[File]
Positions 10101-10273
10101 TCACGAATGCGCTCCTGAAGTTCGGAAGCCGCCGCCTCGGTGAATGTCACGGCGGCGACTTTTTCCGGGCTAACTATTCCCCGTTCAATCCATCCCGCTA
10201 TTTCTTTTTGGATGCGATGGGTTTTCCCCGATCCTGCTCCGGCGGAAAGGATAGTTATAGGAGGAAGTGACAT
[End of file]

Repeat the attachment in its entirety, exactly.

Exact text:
Positions 10101-10273
10101 TCACGAATGCGCTCCTGAAGTTCGGAAGCCGCCGCCTCGGTGAATGTCACGGCGGCGACTTTTTCCGGGCTAACTATTCCCCGTTCAATCCATCCCGCTA
10201 TTTCTTTTTGGATGCGATGGGTTTTCCCCGATCCTGCTCCGGCGGAAAGGATAGTTATAGGAGGAAGTGACAT